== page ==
It also shows how dramatic the Christchurch quakes have been as the organisation's 2010 annual report stated: "The commission currently has the capability to cover a 1-in-1000-year event" and there is "no doubt" in "the ability of EQC to meet its claims liabilities".

The earthquake cost estimates are approximate only because most Christchurch insurance brokers and assessors are looking after their families and are not in a good position to report back to insurers.

EQC is required to meet its obligations as follows:

1. The first $1.5 billion of claims are paid out of the Natural Disaster Fund which totalled $5.9 billion at the end of last June.

2. The next $2.5 billion is met by reinsurers, which received premiums of $38.8 million from EQC in the June 2010 year.

3. The remainder is paid from the Disaster Fund and when this runs out the Government must meet the rest of EQC's obligations.

This week's quake is a separate event as far as EQC's reinsurance is concerned and, as a result, the sequence of obligations outlined above begins afresh. Thus the first $1.5 billion of claims is paid out of the Disaster Fund and the next $2.5 billion by reinsurers.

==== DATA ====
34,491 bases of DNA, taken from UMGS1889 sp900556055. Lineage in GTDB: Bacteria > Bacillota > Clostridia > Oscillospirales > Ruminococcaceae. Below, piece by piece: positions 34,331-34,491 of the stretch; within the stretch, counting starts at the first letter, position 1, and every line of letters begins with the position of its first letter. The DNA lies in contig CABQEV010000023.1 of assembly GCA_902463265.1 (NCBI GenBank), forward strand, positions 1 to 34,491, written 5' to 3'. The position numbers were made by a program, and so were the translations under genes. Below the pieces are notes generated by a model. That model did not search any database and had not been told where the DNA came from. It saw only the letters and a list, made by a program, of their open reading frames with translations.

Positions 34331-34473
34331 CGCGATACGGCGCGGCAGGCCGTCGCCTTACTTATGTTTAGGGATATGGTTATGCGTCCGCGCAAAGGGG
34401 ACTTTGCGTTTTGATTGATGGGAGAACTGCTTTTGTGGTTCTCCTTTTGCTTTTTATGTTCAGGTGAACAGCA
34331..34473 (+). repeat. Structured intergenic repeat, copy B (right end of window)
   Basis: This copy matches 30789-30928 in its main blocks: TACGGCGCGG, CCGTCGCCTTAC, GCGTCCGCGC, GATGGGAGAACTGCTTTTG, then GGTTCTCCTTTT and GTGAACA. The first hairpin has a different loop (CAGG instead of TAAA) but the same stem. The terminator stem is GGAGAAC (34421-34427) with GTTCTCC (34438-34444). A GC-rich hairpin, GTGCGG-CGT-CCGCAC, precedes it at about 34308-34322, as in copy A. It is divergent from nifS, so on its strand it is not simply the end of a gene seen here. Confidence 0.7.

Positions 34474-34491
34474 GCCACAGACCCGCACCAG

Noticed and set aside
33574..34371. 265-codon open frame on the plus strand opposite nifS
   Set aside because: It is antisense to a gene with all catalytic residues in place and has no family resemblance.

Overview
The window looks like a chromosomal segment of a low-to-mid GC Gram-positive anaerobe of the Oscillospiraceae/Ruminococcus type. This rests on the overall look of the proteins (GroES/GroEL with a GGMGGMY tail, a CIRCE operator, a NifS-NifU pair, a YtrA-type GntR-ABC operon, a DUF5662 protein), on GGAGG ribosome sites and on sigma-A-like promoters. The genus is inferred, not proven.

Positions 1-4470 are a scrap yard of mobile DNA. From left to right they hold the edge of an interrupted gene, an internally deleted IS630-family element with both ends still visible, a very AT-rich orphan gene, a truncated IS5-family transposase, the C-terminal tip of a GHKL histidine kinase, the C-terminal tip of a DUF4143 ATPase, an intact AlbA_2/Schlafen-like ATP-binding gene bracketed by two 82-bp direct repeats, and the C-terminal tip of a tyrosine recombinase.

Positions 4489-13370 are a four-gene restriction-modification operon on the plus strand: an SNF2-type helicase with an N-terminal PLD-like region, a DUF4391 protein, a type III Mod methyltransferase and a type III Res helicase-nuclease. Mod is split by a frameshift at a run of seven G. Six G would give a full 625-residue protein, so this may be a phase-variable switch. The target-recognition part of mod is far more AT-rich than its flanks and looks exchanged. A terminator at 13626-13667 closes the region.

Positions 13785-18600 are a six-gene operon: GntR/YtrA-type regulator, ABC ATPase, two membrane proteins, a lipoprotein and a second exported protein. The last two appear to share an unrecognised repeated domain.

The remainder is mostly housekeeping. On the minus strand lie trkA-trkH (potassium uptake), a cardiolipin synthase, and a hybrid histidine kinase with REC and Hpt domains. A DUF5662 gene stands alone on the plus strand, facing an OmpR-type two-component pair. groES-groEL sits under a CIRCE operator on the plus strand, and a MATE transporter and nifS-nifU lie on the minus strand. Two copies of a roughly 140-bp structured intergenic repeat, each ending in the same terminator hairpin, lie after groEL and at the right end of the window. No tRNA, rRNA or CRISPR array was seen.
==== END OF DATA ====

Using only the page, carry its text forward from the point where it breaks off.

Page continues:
Thus if the claims associated with the September quake remain at $3 billion and the latest quake costs no more than $4 billion then the Disaster Fund will be depleted by around $3 billion with reinsurers paying out the remaining $4 billion.

But no matter what way one looks at it, EQC faces a challenging future because the Disaster Fund will shrink to around $3 billion or less when $7 billion is considered to be a more appropriate level for the fund.

EQC will have to rebuild its Disaster Fund and, in order to do so, will have to substantially increase its maximum levy of $69 a year.

The other issue facing house owners throughout the country is that international reinsurers are expected to reassess the risks associated with New Zealand.